Development and Validation of an 18-Gene Urine Test for High-Grade Prostate Cancer

New peer-reviewed research published in the Journal of the American Medical Association (JAMA) Oncology validates the efficacy of MyProstateScore 2.0 (MPS2). The findings signify a major advancement in the ability to make highly accurate, comprehensive and personalized predictions by raising the performance standard for urine biomarker tests intended to detect clinically significant prostate cancer.  

Physician’s Weekly podcast – The PSA Test Controversy

In a lively discussion, E. David Crawford, MD (University of Colorado), explains the controversy around prostate-specific antigen (PSA) test screening. The National Cancer Institute describes the PSA controversy as follows: “Using the PSA test to screen men for prostate cancer is controversial because it is not yet known for certain whether this test actually saves […]

Valley News: Are we getting it wrong on prostate cancer screening?

James Heffernan, an emeritus professor of English at Dartmouth College, speaks of his experience with prostate cancer and makes a case for early detection through prostate cancer biomarkers.

Living Your Healthiest Life By Understanding Your Prostate Cancer Risk

Learn more about how routine PSA testing can be a critical part of living your healthiest life!

The PSA Test Controversy, Doctor Vs Insurer on Settlements

In a lively recorded discussion, E. David Crawford MD explains the controversy around prostate-specific antigen (PSA) test screening. Listen to the full conversation on this episode of the Physician’s Weekly podcast.

9News: Health officials urge people to get preventative screenings for prostate cancer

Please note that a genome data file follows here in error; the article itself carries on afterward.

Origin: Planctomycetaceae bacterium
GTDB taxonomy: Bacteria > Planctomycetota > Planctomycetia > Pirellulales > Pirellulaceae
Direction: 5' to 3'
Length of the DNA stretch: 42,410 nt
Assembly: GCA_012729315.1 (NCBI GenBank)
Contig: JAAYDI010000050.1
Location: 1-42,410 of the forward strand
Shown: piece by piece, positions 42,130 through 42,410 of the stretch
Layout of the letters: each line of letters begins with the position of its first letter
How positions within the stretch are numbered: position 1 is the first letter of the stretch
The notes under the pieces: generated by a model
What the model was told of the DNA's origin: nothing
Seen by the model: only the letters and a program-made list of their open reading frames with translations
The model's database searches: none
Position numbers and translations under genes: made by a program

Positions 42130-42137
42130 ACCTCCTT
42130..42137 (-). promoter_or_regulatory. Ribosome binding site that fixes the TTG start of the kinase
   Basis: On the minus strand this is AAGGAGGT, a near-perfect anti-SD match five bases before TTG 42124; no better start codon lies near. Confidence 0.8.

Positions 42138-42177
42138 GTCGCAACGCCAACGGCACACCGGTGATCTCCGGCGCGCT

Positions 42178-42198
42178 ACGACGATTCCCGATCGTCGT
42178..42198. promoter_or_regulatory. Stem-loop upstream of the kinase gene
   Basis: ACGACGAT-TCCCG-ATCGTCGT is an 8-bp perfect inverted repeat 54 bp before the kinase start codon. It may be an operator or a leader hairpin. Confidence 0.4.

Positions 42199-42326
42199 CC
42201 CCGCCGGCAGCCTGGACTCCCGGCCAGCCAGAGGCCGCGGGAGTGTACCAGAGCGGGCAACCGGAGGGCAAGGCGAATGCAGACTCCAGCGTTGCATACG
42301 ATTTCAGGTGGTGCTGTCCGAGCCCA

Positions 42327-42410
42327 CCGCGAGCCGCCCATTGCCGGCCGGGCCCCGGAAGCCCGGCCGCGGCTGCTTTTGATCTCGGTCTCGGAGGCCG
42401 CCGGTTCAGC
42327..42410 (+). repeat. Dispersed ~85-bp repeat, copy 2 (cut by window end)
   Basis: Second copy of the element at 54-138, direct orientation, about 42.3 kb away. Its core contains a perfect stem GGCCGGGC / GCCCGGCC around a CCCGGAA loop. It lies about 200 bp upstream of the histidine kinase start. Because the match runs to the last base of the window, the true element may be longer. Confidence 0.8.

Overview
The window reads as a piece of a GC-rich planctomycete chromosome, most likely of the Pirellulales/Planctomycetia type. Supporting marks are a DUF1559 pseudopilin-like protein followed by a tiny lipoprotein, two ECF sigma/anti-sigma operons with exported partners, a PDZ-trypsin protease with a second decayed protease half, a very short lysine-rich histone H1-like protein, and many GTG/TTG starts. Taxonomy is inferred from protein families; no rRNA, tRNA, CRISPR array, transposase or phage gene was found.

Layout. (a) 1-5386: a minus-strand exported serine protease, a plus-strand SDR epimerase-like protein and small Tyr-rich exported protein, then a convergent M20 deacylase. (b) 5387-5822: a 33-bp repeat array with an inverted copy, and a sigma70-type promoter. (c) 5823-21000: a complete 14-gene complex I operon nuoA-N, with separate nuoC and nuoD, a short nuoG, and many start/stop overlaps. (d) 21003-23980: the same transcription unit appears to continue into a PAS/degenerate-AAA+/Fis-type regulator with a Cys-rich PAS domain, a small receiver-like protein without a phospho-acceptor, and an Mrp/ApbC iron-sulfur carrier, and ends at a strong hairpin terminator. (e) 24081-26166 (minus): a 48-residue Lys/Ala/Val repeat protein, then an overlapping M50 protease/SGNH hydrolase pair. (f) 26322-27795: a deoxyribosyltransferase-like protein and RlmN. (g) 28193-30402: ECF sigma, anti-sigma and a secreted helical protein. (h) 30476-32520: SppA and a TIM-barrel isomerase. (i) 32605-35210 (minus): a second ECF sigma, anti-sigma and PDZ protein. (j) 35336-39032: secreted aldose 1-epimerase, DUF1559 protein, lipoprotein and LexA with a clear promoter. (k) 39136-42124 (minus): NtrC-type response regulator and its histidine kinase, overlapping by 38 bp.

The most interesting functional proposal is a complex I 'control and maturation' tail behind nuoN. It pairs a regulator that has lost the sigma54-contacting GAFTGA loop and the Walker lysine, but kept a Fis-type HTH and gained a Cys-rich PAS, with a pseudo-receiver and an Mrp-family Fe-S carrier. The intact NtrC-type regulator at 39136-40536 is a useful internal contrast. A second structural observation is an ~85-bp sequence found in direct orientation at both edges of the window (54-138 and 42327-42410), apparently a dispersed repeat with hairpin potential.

Dr. E. David Crawford, MD, on a featured story for CBS 9 News in Denver, Colorado regarding early PSA screening.

Prostate-specific antigen 1.5-4.0 ng/mL: a diagnostic challenge and danger zone

Both Caucasian and African American men with baseline PSA values between 1.5 and 4.0 ng/mL are at increased risk for future prostate cancer compared with those who have an initial PSA value below the 1.5 ng/mL threshold. Based on a growing body of literature and this analysis, it is recommended that a first PSA test threshold of 1.5 ng/mL and above, or somewhere between 1.5 and 4.0 ng/mL, represent the Early-Warning PSA Zone (EWP Zone). 

96% Negative Predictive Value for High-grade Cancer

This study shows that, when compared to other risk factors, detection of DNA-methylation in histopathologically negative biopsies was the most significant and important predictor of high-grade cancer, resulting in a negative predictive value of 96%.   

Pre-diagnosis urine exosomal RNA (ExoDx EPI score) is associated with post-prostatectomy pathology outcome

ExoDx Prostate IntelliScore (EPI) is a non-invasive urine exosome RNA-based test for risk assessment of high-grade prostate cancer. We evaluated the association of pre-biopsy test results with post-radical prostatectomy (RP) outcomes to understand the potential utility of EPI to inform invasive treatment vs active surveillance (AS) decisions.

Beyond PSA: The Role of Prostate Health Index (phi)

Literature data showed that phi had good diagnostic performance to identify clinically significant (cs) PCa, suggesting that it could be a useful tool for personalized treatment decision-making. In this review, phi potentialities, limitations, and comparisons with other blood- and urinary-based tests were explored.